This ensemble cast has taken the working relation of season one and pushed it to new heights. The interaction between the characters is gripping, some of the best acting on television today. Chiklis commands every scene he is in with skill and power. He has certainly come a long way from the lovable, cubby characters that built his initial career. Here he is buff, mean and dangerous. Martinez doesnít so much take the character of Captain Aceveda in a different direction, instead he accentuates this politically driven man and shows that any thoughts of a clean command falls to the side has he moves from Vicís bitter enemy to co-conspirator. Pounder also moves her character from the maternal Claudette to a Claudette bent on finding the truth. Instead of turning a blind eye to Vicís methods she now begins to scrutinize his every movement. One of the most emotional character changes is that of Michael Jaceís portrayal of Office Julian Lowe. In the first season he was fighting his homosexual inclinations, taking on dating a single mother and moving rapidly towards marriage. Instead of playing this as a sudden transformation he does it with an inner reluctance, doing what he feels is correct in accordance with the tenants of his religious beliefs. Even the character portrayed by Jay Karnes, Dutch, undergoes changes. The clinical mind that works a case to completion begins to make serious mistakes resulting in self doubts that start to spiral downward.
Typical of series television each episode is directed by a different member of a pool of directors. The danger here is when the styles of each director alter the way the multi-episode arcs progress. Thanks to the strong sense of direction imparted by executive producer Shawn Ryan. You see the fruits of his labors in the fact that each episode fits nicely with not only the others in the season but are consistent with the first season. The people that fill the role of DP (director of photography) are one of the reasons there is cohesiveness to this show. The jagged, commando style remains. Many scenes are as jumpy as the characters they present. The grainy quality to some scenes give a heighten sense of realism but are not over done, they are mixed with scenes of incredible clarity. The jumpiness persists throughout the episodes giving a visual clue to the emotions presented. There was one shot that particularly impressed me. Towards the end of episode two there is a close up of Vic, standard faire. Then, the camera moves, shifting Vicís face until it is forced into the corner, reduced in size. This showed at a glance what the character was experiencing, being literally forced in a corner, his power and control waning. These are people that know how to tell a story.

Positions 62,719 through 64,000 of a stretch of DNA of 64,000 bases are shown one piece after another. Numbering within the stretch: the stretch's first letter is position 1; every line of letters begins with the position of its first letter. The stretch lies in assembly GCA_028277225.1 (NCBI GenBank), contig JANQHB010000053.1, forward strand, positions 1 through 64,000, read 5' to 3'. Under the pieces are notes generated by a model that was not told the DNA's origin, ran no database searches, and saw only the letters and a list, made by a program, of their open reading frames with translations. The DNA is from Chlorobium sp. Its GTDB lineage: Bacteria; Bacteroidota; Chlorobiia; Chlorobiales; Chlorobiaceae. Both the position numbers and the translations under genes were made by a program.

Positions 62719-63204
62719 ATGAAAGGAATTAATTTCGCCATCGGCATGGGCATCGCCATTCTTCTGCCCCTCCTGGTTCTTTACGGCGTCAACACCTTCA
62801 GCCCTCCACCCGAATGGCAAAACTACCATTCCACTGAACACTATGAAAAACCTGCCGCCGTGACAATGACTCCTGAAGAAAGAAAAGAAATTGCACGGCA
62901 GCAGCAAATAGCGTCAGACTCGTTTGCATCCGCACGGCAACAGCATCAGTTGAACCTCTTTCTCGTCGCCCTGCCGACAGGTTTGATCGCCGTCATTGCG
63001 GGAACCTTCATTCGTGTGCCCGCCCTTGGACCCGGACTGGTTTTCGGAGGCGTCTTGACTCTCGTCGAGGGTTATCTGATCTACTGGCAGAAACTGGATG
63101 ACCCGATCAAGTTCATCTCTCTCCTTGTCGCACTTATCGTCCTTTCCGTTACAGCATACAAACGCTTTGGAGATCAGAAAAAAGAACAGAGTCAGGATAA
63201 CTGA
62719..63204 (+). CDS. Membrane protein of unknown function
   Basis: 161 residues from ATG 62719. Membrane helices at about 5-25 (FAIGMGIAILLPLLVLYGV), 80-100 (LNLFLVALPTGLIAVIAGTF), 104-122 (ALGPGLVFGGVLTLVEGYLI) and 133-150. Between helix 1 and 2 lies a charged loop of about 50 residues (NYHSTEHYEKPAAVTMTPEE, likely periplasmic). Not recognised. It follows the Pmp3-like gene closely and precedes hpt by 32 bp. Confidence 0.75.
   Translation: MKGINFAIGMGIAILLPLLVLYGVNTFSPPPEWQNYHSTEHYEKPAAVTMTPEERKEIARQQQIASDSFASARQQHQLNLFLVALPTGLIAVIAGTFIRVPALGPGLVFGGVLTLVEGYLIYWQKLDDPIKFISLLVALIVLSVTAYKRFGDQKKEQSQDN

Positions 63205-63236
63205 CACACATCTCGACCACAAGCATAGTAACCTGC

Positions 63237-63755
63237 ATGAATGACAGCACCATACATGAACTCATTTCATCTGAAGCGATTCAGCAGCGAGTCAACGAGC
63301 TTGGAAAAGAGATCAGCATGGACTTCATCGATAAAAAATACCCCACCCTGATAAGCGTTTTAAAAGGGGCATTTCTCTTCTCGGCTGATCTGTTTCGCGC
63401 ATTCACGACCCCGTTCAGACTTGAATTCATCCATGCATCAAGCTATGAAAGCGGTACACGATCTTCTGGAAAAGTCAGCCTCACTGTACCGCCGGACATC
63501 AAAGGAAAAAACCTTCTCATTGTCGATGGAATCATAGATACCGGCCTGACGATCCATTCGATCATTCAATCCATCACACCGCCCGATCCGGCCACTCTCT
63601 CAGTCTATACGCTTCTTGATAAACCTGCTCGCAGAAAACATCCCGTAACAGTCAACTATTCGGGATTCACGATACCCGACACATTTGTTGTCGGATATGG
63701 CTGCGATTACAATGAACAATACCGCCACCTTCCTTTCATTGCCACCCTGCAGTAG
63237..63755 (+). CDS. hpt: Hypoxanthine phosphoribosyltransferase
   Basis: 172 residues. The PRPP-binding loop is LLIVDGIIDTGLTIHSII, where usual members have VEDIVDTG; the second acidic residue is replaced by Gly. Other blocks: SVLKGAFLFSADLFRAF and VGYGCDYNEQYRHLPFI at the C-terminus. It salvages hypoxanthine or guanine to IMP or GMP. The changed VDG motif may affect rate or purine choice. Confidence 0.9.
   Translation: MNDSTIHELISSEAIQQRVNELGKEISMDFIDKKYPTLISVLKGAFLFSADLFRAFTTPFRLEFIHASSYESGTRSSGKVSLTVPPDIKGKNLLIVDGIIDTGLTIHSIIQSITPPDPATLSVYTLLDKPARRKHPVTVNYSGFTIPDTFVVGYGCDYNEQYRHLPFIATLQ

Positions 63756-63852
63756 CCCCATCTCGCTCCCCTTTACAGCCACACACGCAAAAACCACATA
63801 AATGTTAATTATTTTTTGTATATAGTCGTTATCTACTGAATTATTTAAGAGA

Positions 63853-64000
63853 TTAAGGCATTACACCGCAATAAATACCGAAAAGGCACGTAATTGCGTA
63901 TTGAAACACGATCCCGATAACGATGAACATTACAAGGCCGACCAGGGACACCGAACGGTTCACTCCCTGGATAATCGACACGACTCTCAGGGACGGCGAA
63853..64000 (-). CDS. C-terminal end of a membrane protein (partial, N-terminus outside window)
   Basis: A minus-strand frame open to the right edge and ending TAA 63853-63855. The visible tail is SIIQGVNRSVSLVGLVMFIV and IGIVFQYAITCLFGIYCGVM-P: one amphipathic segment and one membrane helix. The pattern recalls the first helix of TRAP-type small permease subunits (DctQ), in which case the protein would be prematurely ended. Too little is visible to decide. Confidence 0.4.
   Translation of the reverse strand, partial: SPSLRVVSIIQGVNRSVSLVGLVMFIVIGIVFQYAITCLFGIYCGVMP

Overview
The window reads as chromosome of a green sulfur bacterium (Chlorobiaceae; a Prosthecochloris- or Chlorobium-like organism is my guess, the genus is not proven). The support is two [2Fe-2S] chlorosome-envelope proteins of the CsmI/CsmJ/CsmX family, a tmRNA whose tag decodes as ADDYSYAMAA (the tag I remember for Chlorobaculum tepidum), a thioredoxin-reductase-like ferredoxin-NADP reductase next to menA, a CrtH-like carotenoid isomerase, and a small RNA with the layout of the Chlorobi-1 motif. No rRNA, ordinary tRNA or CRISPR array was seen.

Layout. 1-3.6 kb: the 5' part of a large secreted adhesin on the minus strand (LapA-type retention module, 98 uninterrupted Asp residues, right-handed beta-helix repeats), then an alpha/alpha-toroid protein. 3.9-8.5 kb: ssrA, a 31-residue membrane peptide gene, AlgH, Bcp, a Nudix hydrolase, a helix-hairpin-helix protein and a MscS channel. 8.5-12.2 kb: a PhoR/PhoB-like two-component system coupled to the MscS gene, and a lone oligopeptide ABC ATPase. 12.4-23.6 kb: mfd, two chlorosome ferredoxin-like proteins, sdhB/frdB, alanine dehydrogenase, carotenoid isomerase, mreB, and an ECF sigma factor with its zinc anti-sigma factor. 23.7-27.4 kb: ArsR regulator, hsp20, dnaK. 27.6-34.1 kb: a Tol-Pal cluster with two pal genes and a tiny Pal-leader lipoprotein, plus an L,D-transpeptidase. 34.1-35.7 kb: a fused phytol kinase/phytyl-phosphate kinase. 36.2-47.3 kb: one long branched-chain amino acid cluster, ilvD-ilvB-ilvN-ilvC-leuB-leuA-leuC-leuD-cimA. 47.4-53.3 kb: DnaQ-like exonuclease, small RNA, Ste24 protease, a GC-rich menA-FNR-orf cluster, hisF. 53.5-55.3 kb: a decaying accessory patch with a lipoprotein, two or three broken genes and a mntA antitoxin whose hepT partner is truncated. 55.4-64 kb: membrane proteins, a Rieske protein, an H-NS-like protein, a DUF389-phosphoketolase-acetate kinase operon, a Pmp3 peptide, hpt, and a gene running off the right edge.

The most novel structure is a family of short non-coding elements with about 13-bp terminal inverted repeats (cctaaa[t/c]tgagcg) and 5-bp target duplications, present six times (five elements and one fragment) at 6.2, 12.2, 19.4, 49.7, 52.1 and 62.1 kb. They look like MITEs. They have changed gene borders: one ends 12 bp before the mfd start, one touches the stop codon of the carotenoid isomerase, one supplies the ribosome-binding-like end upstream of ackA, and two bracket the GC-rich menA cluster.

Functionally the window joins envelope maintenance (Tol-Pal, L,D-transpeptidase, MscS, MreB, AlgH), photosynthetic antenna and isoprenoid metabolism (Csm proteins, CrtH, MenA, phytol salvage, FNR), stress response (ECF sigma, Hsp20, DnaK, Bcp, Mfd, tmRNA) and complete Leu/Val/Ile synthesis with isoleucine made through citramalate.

The DVD was a little step down from the first one, not in a technical sense but I was disappointed with the decision to cut back on the commentaries. The first season had a different group commenting on every episode of the season, providing multiple viewpoints into the production. Here, only one episode per disc is granted the insight of cast and crew. The Dolby Surround audio is very well done. It provides a sound stage that is realistic and powerful. The video is free of defects. The grain was imparted by decision not fault. The 37 deleted scenes show just how much work goes into this show, how many powerful scenes had to be cut to make this show as lean and mean as the new Chiklis. The five behind the scenes featurettes run the gamut from amusing to serious exploration of the process. There is even a little DVD ROM game but it is not really that well presented. This DVD is a natural addition to those of us that enjoyed the first one. For those unfamiliar with the series or those out there that do not get FX watching this will impel you to purchase the first disc as well.